Obama’s pen is waiting to veto….

While the House Speakership remains in limbo, plans to repeal Obamacare via reconciliation are still moving forward. Last week, the House Budget Committee advanced the bill, which would gut key Obamacare provisions, along with defunding Planned Parenthood for a year–to the House floor (via the Hill):

The move is the final step before the package heads to the House floor. If it passes, the bill will head to the Senate, where the fast-track process, known as reconciliation, would prevent Democrats from filibustering it.

President Obama is certain to veto the measure, but Republicans hope to at least get it to his desk.

However, passage in the Senate is far from guaranteed, as the provision defunding Planned Parenthood could make the bill a tough vote for some Republican senators.

House Budget Committee Chairman Tom Price (R-Ga.) focused Friday on the ObamaCare repeal sections, saying he wanted “save the country from this disastrous law” and start over with an alternative.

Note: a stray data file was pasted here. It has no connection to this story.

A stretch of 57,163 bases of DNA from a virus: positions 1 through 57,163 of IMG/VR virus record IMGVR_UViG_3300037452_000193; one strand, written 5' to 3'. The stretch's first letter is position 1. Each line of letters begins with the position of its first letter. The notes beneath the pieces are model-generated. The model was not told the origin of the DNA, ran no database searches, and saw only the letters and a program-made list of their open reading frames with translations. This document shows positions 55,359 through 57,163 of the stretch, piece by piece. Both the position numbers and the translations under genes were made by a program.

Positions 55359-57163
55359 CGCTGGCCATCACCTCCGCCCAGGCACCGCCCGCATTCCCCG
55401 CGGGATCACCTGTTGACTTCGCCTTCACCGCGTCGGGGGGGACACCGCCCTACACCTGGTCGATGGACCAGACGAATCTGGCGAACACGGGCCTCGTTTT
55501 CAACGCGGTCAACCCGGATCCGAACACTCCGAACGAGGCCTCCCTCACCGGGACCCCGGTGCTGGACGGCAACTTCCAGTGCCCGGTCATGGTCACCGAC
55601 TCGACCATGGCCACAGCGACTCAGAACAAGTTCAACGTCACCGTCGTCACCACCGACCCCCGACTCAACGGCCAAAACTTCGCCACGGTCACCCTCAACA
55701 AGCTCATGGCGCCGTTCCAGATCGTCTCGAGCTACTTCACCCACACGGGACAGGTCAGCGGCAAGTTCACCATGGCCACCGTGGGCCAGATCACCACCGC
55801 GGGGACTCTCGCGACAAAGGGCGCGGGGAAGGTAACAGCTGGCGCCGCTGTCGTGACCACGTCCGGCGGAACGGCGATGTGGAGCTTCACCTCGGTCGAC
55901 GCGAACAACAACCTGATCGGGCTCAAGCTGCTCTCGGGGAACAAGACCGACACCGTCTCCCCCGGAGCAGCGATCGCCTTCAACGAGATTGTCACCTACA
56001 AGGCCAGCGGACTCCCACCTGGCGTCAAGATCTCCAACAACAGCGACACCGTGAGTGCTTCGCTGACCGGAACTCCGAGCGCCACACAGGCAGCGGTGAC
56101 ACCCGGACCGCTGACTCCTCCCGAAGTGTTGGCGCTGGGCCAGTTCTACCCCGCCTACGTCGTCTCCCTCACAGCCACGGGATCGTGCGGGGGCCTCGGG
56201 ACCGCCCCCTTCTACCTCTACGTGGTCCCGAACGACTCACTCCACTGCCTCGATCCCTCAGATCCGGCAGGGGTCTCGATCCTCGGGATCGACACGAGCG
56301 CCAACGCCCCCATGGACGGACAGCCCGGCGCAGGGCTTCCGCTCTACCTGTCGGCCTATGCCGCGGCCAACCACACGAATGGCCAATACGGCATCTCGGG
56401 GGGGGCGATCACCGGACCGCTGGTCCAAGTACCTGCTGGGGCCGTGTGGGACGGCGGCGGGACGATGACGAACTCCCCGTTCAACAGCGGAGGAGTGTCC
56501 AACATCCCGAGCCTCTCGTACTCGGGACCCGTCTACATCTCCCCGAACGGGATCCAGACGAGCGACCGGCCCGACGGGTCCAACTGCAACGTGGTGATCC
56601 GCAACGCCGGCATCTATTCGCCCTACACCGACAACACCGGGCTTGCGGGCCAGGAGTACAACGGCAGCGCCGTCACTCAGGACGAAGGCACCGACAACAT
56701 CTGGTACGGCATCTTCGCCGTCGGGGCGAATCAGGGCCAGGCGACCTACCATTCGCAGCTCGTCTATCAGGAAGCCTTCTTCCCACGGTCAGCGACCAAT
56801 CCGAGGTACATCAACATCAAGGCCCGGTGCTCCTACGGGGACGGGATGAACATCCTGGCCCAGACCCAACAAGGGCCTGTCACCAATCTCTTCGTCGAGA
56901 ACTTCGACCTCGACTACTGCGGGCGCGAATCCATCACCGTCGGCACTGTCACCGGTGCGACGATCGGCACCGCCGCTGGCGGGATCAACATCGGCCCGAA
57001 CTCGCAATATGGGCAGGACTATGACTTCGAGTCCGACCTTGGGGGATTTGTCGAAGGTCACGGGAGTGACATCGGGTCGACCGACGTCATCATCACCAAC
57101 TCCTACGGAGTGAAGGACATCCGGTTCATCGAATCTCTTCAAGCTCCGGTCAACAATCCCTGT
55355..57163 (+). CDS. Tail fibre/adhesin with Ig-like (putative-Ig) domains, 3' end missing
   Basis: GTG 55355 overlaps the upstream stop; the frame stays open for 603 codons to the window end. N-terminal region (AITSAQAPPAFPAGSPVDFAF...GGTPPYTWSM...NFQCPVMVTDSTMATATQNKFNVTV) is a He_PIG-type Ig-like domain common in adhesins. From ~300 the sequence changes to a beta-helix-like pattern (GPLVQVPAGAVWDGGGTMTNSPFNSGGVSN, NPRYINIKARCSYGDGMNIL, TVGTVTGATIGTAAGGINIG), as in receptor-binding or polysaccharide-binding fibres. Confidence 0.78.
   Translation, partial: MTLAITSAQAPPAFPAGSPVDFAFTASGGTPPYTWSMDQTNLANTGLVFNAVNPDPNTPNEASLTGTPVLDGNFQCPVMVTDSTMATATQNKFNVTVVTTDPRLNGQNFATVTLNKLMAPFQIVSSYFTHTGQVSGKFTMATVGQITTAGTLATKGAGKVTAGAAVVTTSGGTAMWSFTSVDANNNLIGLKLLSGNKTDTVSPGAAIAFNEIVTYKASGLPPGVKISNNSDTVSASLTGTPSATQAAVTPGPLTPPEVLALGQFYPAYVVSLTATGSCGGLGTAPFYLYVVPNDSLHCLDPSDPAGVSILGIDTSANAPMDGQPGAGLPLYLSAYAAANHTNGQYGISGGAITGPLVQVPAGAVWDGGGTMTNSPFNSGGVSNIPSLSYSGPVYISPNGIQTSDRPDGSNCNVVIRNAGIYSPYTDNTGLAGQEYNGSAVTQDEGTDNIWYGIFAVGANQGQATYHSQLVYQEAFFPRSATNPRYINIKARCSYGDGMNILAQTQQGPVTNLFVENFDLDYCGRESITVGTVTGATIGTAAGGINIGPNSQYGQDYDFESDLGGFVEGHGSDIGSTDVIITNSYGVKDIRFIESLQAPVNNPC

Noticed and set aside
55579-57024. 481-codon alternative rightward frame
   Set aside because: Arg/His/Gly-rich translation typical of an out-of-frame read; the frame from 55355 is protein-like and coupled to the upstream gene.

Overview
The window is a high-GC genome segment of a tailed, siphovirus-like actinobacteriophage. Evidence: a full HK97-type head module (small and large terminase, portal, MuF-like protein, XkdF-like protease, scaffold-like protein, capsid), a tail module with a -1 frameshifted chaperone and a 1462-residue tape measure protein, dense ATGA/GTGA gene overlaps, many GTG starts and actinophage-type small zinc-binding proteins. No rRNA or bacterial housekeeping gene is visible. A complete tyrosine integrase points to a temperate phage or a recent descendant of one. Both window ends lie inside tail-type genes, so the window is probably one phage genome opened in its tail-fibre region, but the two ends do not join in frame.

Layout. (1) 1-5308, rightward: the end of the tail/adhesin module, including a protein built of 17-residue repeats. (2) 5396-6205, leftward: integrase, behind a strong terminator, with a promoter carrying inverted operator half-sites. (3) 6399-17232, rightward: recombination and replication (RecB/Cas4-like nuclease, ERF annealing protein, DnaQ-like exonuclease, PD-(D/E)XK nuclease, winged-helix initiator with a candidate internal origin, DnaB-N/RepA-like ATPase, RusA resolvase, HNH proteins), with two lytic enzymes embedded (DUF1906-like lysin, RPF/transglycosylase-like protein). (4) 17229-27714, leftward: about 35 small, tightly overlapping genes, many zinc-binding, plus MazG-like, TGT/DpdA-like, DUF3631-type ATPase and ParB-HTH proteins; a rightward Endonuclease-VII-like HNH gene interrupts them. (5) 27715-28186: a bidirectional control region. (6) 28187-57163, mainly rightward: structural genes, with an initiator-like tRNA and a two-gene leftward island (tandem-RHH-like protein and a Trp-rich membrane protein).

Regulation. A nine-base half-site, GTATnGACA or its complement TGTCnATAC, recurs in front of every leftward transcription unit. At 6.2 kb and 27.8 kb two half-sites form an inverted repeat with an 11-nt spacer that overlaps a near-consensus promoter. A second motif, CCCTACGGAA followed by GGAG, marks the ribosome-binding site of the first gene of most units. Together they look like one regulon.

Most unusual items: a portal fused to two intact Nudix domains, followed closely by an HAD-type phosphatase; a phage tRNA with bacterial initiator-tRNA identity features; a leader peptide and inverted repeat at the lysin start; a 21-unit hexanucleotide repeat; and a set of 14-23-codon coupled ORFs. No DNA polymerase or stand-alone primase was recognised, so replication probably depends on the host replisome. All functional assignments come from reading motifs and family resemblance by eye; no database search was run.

The measure repeals ObamaCare’s mandates for individuals to buy insurance and for larger employers to provide it. It also repeals the 40 percent tax on high-cost “Cadillac” insurance plans, a 2.3 percent tax on medical devices, and a Medicare cost-cutting board.

Using the process of reconciliation, Republicans in both chambers can pass appropriation bills by simple majorities. In the Senate, there’s no fear about meeting the 60-vote threshold to send this bill to Obama’s desk, though he’s bound to veto it. Democrats used this same tool to pass Obamacare in March of 2010. In all likelihood, Republicans had the 41 votes to prevent Democrats from moving forward on the bill; Scott Brown was elected in a special election in January of that year to replace the late Sen. Ted Kennedy of Massachusetts, ending the Senate Democrats’ supermajority.